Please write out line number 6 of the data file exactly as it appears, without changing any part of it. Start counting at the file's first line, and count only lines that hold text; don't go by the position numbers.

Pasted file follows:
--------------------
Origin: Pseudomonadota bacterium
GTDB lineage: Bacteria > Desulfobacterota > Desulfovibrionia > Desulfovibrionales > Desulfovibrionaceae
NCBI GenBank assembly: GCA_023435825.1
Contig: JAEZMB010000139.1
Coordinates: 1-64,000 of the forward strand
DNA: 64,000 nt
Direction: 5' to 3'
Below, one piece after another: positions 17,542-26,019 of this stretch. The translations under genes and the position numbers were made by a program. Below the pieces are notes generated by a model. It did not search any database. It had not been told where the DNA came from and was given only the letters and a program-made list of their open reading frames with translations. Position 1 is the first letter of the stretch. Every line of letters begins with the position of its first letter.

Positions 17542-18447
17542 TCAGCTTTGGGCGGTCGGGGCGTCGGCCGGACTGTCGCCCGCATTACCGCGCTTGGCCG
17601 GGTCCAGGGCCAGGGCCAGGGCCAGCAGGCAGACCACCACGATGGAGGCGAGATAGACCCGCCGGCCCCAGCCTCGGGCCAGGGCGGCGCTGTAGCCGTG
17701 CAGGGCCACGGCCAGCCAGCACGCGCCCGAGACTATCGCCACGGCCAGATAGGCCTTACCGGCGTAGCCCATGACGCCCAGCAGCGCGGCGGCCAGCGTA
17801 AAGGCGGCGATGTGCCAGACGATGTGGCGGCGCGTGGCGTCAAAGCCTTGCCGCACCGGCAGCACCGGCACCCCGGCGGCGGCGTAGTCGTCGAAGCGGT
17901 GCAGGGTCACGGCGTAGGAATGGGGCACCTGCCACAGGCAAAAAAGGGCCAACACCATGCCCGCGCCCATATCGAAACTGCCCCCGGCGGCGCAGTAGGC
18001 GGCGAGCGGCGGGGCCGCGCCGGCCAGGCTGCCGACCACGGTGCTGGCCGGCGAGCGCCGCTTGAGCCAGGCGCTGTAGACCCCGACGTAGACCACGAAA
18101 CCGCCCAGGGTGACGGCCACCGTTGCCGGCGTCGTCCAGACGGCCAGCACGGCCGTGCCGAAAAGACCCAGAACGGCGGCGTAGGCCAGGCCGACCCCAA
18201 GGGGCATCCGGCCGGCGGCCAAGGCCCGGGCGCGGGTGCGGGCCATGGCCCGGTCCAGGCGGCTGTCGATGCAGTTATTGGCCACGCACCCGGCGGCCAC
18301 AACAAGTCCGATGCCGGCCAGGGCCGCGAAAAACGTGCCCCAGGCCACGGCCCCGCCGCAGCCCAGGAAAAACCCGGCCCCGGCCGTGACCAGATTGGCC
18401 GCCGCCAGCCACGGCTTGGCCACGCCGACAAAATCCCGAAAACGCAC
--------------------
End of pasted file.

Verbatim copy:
DNA: 64,000 nt